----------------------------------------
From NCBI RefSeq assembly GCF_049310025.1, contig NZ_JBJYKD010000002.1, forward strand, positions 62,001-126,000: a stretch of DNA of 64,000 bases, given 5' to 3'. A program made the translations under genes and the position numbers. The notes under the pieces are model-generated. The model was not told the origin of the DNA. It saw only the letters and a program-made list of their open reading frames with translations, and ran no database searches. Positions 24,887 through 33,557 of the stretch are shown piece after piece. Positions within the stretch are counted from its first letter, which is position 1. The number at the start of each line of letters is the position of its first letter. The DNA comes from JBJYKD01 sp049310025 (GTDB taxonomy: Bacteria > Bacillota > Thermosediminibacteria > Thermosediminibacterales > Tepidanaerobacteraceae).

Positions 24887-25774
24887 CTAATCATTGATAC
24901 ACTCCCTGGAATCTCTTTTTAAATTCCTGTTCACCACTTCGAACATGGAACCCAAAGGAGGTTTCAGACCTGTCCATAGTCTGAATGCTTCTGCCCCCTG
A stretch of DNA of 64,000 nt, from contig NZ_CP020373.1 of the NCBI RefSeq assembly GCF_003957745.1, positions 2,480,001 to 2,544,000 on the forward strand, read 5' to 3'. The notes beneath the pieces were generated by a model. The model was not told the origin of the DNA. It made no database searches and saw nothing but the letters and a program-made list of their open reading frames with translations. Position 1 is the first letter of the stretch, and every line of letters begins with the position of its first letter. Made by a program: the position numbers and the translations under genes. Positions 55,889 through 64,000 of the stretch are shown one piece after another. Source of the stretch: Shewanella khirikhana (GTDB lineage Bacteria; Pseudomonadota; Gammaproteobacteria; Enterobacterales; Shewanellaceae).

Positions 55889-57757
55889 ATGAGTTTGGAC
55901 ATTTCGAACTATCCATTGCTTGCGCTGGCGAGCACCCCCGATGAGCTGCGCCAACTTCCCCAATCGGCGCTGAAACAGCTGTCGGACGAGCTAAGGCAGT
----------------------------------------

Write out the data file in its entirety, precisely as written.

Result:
From NCBI RefSeq assembly GCF_049310025.1, contig NZ_JBJYKD010000002.1, forward strand, positions 62,001-126,000: a stretch of DNA of 64,000 bases, given 5' to 3'. A program made the translations under genes and the position numbers. The notes under the pieces are model-generated. The model was not told the origin of the DNA. It saw only the letters and a program-made list of their open reading frames with translations, and ran no database searches. Positions 24,887 through 33,557 of the stretch are shown piece after piece. Positions within the stretch are counted from its first letter, which is position 1. The number at the start of each line of letters is the position of its first letter. The DNA comes from JBJYKD01 sp049310025 (GTDB taxonomy: Bacteria > Bacillota > Thermosediminibacteria > Thermosediminibacterales > Tepidanaerobacteraceae).

Positions 24887-25774
24887 CTAATCATTGATAC
24901 ACTCCCTGGAATCTCTTTTTAAATTCCTGTTCACCACTTCGAACATGGAACCCAAAGGAGGTTTCAGACCTGTCCATAGTCTGAATGCTTCTGCCCCCTG
A stretch of DNA of 64,000 nt, from contig NZ_CP020373.1 of the NCBI RefSeq assembly GCF_003957745.1, positions 2,480,001 to 2,544,000 on the forward strand, read 5' to 3'. The notes beneath the pieces were generated by a model. The model was not told the origin of the DNA. It made no database searches and saw nothing but the letters and a program-made list of their open reading frames with translations. Position 1 is the first letter of the stretch, and every line of letters begins with the position of its first letter. Made by a program: the position numbers and the translations under genes. Positions 55,889 through 64,000 of the stretch are shown one piece after another. Source of the stretch: Shewanella khirikhana (GTDB lineage Bacteria; Pseudomonadota; Gammaproteobacteria; Enterobacterales; Shewanellaceae).

Positions 55889-57757
55889 ATGAGTTTGGAC
55901 ATTTCGAACTATCCATTGCTTGCGCTGGCGAGCACCCCCGATGAGCTGCGCCAACTTCCCCAATCGGCGCTGAAACAGCTGTCGGACGAGCTAAGGCAGT